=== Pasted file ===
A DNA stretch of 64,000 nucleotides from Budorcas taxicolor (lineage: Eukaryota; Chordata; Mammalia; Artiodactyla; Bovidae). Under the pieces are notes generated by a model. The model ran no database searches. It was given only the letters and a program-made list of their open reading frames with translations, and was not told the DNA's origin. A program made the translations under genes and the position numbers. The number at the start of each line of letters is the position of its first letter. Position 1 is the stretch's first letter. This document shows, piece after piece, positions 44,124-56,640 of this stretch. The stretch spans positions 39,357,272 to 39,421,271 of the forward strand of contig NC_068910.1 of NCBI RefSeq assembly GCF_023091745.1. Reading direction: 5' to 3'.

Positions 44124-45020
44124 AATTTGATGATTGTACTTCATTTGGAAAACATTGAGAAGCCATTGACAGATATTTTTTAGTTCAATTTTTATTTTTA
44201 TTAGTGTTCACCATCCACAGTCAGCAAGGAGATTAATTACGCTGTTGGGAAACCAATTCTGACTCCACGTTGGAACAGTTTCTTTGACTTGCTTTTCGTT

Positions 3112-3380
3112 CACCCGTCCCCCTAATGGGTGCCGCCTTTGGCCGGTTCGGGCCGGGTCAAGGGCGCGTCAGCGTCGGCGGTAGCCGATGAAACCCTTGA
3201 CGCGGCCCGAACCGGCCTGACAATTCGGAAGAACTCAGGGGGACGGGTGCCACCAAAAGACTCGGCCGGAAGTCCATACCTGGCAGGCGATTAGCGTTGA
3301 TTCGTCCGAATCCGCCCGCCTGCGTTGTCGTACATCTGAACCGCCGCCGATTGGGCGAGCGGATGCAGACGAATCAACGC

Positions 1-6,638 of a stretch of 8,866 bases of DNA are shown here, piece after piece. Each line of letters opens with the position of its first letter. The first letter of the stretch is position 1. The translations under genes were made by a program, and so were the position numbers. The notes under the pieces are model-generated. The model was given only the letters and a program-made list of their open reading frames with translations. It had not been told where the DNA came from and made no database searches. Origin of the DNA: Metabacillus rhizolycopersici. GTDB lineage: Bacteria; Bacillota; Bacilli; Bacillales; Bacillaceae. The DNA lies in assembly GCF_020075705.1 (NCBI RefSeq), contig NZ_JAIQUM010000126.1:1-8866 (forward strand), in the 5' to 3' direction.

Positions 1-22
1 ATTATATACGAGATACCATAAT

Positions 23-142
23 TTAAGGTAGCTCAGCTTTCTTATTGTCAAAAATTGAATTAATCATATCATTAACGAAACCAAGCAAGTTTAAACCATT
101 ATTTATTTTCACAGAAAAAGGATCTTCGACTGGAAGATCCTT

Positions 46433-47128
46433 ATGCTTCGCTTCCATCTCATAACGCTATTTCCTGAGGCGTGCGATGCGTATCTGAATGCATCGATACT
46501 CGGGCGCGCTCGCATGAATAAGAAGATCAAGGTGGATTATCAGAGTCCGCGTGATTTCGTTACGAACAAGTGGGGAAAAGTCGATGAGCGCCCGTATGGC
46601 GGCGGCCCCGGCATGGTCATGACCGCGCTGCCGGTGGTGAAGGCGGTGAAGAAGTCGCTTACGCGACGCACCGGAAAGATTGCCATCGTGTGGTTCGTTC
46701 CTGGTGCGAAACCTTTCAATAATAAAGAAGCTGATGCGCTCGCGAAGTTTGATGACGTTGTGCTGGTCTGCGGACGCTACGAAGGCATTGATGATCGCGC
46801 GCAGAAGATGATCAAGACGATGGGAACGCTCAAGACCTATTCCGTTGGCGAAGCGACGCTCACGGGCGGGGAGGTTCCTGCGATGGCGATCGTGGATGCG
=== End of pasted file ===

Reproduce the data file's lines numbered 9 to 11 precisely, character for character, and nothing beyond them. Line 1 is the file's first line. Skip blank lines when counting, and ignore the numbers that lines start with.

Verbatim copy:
Positions 1-6,638 of a stretch of 8,866 bases of DNA are shown here, piece after piece. Each line of letters opens with the position of its first letter. The first letter of the stretch is position 1. The translations under genes were made by a program, and so were the position numbers. The notes under the pieces are model-generated. The model was given only the letters and a program-made list of their open reading frames with translations. It had not been told where the DNA came from and made no database searches. Origin of the DNA: Metabacillus rhizolycopersici. GTDB lineage: Bacteria; Bacillota; Bacilli; Bacillales; Bacillaceae. The DNA lies in assembly GCF_020075705.1 (NCBI RefSeq), contig NZ_JAIQUM010000126.1:1-8866 (forward strand), in the 5' to 3' direction.

Positions 1-22
1 ATTATATACGAGATACCATAAT